When it comes to engine options, the 2007 Chevrolet Silverado has the market pretty much smothered. Regular Cab models come with a standard 4.3-liter, 12-valve V6 offering 195 horsepower at 4,600 rpm and 260 lb.-ft. of torque at 2,800 rpm. Should more power be desired, a 4.8-liter, 16-valve V8 provides 295 horsepower at 5,600 rpm and 305 lb.-ft. of torque at 4,800 rpm, and a 5.3-liter, 16-valve V8 pushes 315 horsepower at 5,200 rpm and 338 lb.-ft. of torque at 4,400 rpm. This final engine choice features GM’s Active Fuel Management technology, designed to cut power to four cylinders when appropriate for improved efficiency, and can be ordered in gas-only or gas/E85 (ethanol) versions. Extended and Crew Cab variants of the 2007 Chevrolet Silverado add an optional 6.0-liter, 16-valve V8 boasting 367 horsepower at 5,500 rpm and 375 lb.-ft. of stump-pulling torque at 4,300 rpm. Active Fuel Management technology is not available on this engine. All Silverados use a four-speed automatic to deliver power to the rear or all four wheels. The track has been widened (3.2 inches up front, one inch out back) for better stability, the fully-boxed frame strengthened, an all-new front subframe added, and tires measuring 17 to 20 inches are directed by a hydraulic rack-and-pinion steering system. The 2007 Chevrolet Silverado rides on a new suspension system comprised of coil-over springs in front and a Hotchkiss-style live axle with leaf springs under the bed. Rear shocks have been mounted at an angle to improve ride quality and handling. Five suspension packages are offered: Z83, the basic setup; Z85, designed for improved handling and towing; Z71, the so-called off-road option; Z60, the street setup with available 20-inch wheels; and the NHT package for the hardcore tow junkie. Weighing in between 4,450 and 5,300 pounds, the 2007 Silverado can accommodate a payload up to 2,160 pounds and carries a maximum tow rating of 10,500 pounds. The bed is 1.18 inches deeper up front and 1.57 inches deeper by the tailgate.


What’s inside

Pictured here and standard on WT, 1LT, and 2LT Silverados is what GM calls the “pure American pickup dash panel.” That’s to say, a design deemed to be “functional, intuitive, contemporary, with low-glass materials and tight gaps.” Gone is the previous setup with its myriad of buttons amid a sea of shiny plastics, replaced by a straight-forward interpretation featuring clear gauges, basic controls placed within easy reach, and a more visually-pleasing style. Visitors to the 2007 Chevrolet Silverado’s cabin will also notice large, sturdy door handles, increased interior room, a double glovebox, and when under way, a ride that GM claims is markedly quieter than its predecessor. Extended Cab versions feature side access doors that open a full 170 degrees, power rear windows, and a rear split bench seat that folds up, availing a relatively flat floor absent obstructing lower seat frames. 1LT models also include a 40/20/40 split front bench seat with ample storage – 6.1 liters in the fold-down center armrest and 9.1 liters under the flip-up center seat. Basic is the best way to describe the Silverado WT, or Work Truck, since it comes equipped with vinyl upholstery, StabiliTrak stability control on Crew Cab versions, and little else aside from OnStar and air conditioning. Available is a rail system for the bed, bolting to the sides and forward wall of the box, featuring upper and lower tracks with four tie-downs capable of securing up to 500 pounds each. Protecting the bed is the job of an optional bed liner or bed mat; spray-in liners are not currently a factory option. Standard on the 1LT model is a cloth interior, the usual array of power features including keyless entry, a radio with a CD and MP3 player, and chrome accents. The Silverado 2LT adds bucket seats, automatic climate control, power front seats, and more. Finally, the LTZ provides heated leather bucket seats, a unique instrument panel borrowed from the Tahoe and the rest of GM’s full-size SUVs, Bose sound, remote start, and a heavy-duty towing package with a heavy-duty transmission cooler.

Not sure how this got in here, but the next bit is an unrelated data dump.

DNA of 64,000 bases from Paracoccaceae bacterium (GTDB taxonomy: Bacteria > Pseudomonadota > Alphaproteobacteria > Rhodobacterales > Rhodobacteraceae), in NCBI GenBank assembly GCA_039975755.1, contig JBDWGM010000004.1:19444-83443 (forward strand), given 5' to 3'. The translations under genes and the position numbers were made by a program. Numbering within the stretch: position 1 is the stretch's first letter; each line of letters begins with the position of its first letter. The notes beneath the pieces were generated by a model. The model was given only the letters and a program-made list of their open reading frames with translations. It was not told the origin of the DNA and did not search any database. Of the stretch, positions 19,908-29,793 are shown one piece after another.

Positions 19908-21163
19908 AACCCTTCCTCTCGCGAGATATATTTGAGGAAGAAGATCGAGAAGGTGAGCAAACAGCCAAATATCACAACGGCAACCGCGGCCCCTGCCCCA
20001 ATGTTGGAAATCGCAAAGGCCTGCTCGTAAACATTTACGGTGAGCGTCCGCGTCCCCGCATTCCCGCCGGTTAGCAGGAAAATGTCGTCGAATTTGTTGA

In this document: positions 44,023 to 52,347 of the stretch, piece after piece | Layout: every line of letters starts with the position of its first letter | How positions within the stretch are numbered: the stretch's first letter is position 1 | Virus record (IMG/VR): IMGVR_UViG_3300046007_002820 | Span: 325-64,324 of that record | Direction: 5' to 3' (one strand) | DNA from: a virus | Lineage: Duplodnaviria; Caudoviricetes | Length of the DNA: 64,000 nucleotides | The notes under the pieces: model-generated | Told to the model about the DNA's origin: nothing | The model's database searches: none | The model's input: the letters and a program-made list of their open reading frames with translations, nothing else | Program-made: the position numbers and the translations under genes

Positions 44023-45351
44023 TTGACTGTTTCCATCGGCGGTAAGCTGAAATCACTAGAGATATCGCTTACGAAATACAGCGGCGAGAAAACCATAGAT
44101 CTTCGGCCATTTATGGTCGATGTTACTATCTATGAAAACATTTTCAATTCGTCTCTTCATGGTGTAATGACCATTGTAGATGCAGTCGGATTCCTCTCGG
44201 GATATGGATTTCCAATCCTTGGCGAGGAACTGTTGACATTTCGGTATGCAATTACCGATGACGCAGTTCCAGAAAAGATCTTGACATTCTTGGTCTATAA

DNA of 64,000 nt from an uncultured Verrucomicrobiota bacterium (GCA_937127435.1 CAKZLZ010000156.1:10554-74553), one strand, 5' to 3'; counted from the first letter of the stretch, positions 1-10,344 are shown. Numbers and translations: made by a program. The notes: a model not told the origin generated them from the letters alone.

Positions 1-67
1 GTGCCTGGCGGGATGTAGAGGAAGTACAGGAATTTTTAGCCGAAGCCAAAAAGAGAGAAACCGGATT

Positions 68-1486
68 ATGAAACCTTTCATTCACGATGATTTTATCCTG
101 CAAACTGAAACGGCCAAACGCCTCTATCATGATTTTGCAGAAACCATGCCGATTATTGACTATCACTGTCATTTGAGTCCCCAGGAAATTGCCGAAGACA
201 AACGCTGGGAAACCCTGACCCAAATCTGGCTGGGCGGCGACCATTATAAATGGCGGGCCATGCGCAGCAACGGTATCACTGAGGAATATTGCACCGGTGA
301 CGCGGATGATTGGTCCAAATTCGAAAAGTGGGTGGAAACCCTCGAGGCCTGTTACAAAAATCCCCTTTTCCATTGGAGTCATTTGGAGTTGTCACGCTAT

What Chevrolet says

Of the full-size pickup truck segment, VP and Vehicle Line Executive of Full-Size Trucks for GM of North America, Gary White, has this to say: “Nobody else can offer the breadth of truck choices as GM, from the V6 Regular Cab Work Truck to the 400-horsepower GMC Denali.” Company executives are also quick to cite the General’s first-place ranking in terms of overall full-size pickup truck sales, beating competitors Ford, Dodge, Nissan, and Toyota. That success, however, is in a world lacking the redesigned Toyota Tundra, the one with a beefy new V8 engine and a tow rating “in excess” of 10,000 pounds. GM seems ready, with the corral of strong engines, respectable capabilities, and fresh design. As one GM rep explained at the press launch, the Silverado Extended Cab’s raised rear seat leaves a flat load floor, whereas the Tundra leaves bothersome lower seat frames. Regardless of who walks away the victor, consumers will ultimately benefit from such attention to detail.

Photos courtesy of General Motors